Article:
Spatial distribution and the performance of individual plants in a natural population of Silene dioica

Glenn R Matlack, John L Harper


1) A natural population of the perennial herb Silene dioica was mapped at intervals over the course of a year. The 'space available' to each plant was estimated by a Thiessen polygon, defined by the position of the plant's neighbours. 2) Germination and recruitment of seedlings appeared to be unrelated to the position of individuals with respect to their neighbours. 3) Various measures of plant growth were strongly correlated with polygon area in some seasons, suggesting that competition was occurring between individuals for spatially distributed resources. Plasticity allowed plants to exploit the available area, regardless of polygon shape or the number of neighbours defining a polygon. 4) In the early spring phase of seedling establishment, growth appeared to be enhanced and seedlings lived longer when they were close to neighbours. In late spring this effect was replaced by the more rapid growth of individuals in the larger polygons, i.e. with more distant neighbours. This sequence of events is consistent with the onset of competition for resources in late spring. 5) These effects were observed despite heterogeneity in the environment and variation in individual response.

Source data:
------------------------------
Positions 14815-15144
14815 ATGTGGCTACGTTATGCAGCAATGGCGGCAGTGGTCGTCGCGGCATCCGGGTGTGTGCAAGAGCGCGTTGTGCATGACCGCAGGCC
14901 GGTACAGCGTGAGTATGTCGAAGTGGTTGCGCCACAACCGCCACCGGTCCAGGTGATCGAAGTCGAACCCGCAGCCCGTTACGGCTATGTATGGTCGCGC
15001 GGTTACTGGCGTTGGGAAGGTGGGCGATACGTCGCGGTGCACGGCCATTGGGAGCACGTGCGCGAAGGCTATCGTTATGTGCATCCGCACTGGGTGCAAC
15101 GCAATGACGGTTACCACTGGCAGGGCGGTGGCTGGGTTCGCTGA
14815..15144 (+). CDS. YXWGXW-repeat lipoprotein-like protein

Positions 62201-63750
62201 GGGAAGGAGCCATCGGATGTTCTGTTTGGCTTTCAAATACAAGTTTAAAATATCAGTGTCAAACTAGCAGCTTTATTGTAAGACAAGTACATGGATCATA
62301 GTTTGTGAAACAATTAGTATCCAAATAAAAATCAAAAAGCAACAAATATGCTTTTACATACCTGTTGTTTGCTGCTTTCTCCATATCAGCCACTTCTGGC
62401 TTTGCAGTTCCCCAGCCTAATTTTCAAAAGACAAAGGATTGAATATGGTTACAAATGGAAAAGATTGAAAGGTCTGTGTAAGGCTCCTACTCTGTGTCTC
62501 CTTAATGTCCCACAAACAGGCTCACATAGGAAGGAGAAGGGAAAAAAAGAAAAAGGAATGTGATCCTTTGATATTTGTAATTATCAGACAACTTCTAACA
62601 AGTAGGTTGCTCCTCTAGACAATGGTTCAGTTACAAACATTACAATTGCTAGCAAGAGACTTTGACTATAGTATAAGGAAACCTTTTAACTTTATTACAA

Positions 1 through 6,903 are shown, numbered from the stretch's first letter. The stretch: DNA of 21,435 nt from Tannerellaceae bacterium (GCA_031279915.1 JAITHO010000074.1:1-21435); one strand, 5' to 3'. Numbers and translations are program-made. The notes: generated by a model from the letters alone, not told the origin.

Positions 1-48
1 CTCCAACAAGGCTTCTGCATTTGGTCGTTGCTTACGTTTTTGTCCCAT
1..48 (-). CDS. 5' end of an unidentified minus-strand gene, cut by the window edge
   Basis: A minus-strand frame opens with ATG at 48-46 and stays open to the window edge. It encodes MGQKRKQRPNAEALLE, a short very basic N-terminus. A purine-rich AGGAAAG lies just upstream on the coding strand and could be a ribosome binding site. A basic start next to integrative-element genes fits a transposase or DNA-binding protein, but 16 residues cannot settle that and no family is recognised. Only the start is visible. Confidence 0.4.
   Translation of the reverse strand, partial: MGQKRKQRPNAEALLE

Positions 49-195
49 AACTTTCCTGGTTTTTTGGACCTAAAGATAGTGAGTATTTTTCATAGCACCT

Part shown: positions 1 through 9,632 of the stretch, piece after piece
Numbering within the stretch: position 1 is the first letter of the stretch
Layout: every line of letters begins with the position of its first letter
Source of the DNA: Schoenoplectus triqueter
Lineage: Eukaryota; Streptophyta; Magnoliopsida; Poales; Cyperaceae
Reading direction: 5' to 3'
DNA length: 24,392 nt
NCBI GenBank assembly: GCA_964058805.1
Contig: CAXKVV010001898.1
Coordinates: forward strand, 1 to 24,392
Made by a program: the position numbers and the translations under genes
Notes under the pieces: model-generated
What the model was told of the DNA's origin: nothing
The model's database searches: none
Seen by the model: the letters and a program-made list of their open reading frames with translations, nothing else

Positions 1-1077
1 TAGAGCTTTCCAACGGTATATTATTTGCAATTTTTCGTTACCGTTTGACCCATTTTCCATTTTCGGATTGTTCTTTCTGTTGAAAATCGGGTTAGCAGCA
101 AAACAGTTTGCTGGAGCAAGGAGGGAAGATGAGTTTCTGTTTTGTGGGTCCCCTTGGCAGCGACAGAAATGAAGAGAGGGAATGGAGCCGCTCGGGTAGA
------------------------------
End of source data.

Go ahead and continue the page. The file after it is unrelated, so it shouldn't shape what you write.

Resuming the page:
Feb 1, 1983·Oecologia·A R WatkinsonL G Firbank
Apr 1, 1984·Oecologia·Richard MithenJacob Weiner

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Sep 13, 2014·Nature Communications·Hans PretzschThomas Rötzer
Mar 25, 2015·Nature Communications·György Kröel-DulayJosep Penuelas
Dec 27, 2018·Journal of Theoretical Biology·Cortland K Griswold

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